The initiatives of this category deal with the transformation of democracy in the digital age. Open Government initiatives, often referred to as e‑government, e‑parliament or democracy 2.0, aim to re‑establish the link between citizens and officials by increasing transparency and collaboration. They create spaces for citizens to share their vision for society and debate policy choices or to oversee the integrity of democratic institutions and the quality of public services. Do such initiatives help to improve institutional performance or do they pose a challenge for democracy in terms of data protection and privacy?

Parliamentary Education Centre, Houses of Parliament – Education Service, United Kingdom

In 2015 Parliament opened a new, world-class Education Centre, with the aim of transforming young people’s democratic engagement. The centre will enable one million school children aged 5-18 to visit Parliament over the next decade and is centred around three core messages: Parliament is relevant ; Parliament is yours ; Parliament is evolving.  The centre brings Parliament and democracy to life through its innovative design, presentation and use of technology. Visits are free for all schools and a Transport Subsidy is available to support the costs of school travelling from further afield. Innovative technology is at the heart of the new Education Centre and plays a key role in its vision to make democracy education accessible and inclusive for all young people. The Centre provides a wholly unique learning experience.

On-site experience with political processes, democracy & the rule of law, ProDemos - House for Democracy and the Rule of Law, Netherlands

In the Netherlands ProDemos successfully reaches many young people with programs suited to all levels of education and on location. In 2015, more than 83.000 pupils experienced the program in The Hague, which includes a visit to the House of Representatives. Next to that, more than 30.000 pupils were reached at their own schools, at the own municipality, at a court or at another on-site location. We like to share our experiences, to allow more young European citizens to gain on-site experience with the political process, democracy and the rule of law.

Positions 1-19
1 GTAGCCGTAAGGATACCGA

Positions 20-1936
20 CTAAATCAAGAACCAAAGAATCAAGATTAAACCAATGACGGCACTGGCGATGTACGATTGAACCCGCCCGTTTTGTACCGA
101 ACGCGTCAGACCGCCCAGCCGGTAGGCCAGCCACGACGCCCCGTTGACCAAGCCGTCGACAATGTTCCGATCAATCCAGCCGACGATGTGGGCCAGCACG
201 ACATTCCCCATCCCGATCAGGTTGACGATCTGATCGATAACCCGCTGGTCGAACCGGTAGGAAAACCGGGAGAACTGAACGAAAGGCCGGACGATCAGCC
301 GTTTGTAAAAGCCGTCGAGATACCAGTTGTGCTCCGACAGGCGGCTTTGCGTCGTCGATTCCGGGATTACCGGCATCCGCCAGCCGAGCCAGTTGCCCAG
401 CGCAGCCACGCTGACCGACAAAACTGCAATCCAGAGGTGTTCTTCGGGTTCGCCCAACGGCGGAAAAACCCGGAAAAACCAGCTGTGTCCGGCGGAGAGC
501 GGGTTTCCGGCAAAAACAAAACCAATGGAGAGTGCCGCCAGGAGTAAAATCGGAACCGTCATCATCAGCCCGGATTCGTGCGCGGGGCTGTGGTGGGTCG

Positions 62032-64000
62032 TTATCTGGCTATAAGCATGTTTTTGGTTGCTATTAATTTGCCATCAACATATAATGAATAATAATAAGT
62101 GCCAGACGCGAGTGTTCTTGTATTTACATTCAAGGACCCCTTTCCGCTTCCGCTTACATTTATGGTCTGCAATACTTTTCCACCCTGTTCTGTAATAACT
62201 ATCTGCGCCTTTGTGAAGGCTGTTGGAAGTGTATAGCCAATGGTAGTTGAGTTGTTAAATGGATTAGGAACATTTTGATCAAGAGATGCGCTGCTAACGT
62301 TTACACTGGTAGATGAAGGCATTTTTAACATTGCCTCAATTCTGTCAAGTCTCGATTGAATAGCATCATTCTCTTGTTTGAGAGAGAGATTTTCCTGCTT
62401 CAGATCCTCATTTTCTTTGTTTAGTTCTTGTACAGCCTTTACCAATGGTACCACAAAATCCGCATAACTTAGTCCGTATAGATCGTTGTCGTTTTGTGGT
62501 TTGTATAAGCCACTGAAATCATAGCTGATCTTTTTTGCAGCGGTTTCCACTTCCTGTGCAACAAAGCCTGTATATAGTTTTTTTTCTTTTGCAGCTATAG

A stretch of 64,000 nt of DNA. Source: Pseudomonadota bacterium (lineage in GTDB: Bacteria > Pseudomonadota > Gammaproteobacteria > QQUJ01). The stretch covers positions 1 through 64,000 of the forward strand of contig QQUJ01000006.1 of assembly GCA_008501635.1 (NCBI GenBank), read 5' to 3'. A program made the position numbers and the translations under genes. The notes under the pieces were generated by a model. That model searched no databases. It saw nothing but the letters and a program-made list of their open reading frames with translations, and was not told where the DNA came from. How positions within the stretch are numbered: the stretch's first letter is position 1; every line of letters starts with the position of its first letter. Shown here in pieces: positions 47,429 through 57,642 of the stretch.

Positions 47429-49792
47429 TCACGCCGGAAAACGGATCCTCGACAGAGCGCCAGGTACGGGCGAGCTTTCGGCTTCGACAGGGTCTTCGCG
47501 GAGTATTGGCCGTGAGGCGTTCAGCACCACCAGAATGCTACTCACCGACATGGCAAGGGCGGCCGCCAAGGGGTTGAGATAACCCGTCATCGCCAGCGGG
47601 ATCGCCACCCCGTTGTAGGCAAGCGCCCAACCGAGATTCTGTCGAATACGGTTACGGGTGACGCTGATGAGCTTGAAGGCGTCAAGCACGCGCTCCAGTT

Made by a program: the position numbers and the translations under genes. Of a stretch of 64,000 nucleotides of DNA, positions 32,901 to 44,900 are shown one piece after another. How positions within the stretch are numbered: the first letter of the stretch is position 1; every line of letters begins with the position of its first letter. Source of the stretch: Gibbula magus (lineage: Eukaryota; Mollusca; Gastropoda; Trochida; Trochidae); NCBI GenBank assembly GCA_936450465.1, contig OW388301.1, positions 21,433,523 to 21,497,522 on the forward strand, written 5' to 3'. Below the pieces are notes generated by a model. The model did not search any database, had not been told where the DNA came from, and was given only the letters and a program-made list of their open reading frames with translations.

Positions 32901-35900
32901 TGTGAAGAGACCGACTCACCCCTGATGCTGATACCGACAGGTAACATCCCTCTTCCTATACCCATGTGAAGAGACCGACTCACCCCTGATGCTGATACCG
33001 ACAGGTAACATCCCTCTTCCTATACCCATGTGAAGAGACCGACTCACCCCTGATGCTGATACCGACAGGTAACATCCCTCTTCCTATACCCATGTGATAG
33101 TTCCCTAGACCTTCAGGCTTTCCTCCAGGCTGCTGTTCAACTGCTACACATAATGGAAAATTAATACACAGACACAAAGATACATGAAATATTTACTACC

ICANN’s approach of multi-stakeholder governance

The Internet has attributes of a general purpose technology affecting directly or indirectly the daily lives of every person on the planet, every economy, culture and society. This new global commons should be shared and protected, and the means of governance of the Internet should serve the global community as a whole, rather than the particular interests of a small number of actors such as corporations or states, or driven by decisions made in policy making venues that are open only to a few. Internet governance should adhere to the principles of democratic governance. These governance principles have been illustrated in practice by the emergence of pioneering, so-called ‘multi-stakeholder’ models of governance. However, some crucial questions remain unanswered: What will be the source of legitimacy and the processes which ensure transparency and accountability of Internet governance?  How can we make sure that the rights of Internet users will be protected in this new environment?  How can Internet governance venues that address crucial Internet policy issues be held accountable, and do we need criteria that specifically address and establish standards of accountability and transparency in Internet governance?

Community of Democracies Working Group on Enabling and Protecting Civil Society

The Community of Democracies (CoD) is a global intergovernmental coalition of states, founded in 2000 to bring together governments, civil society and the private sector to support and strengthen democratic rules, norms and institutions around the world. The Working Group on Enabling and Protecting Civil Society, one of six working groups established by the member states to embody and concretise the values of the CoD , is chaired by Canada and made up of 13 governments, four civil society organizations with expertise in laws governing civil society, three advisory organizations and observers. Since its inception in 2009, the Group has been working to support the essential role that civil society organisations play in a well-functioning democratic society. The Group engages in quiet diplomacy, advocacy and technical assistance activities to prevent the adoption of restrictive laws that target civil society and to foster the development of those enabling laws that allow civil society to thrive. It has been effective in coordinating diplomatic actions to counter legislation that excessively restricts civil society, and its work has contributed to restrictive draft laws in several countries having been shelved or amended.

Investigation of mass surveillance and prosecution of cyber- crimes - Challenges  or failed expectations?

Edward Snowdens disclosures, illegal wire taping of mobile-phones, not only used by politicians, and possible activities of  secret services using methods of mass surveillance - the public called for a response through investigation and prosecution. On the other hand,  investigation units stress the need to collect  mass data-base to prohibit and detect criminals and terrorists. These two sides of the coin will be presented, enlightened and disussed.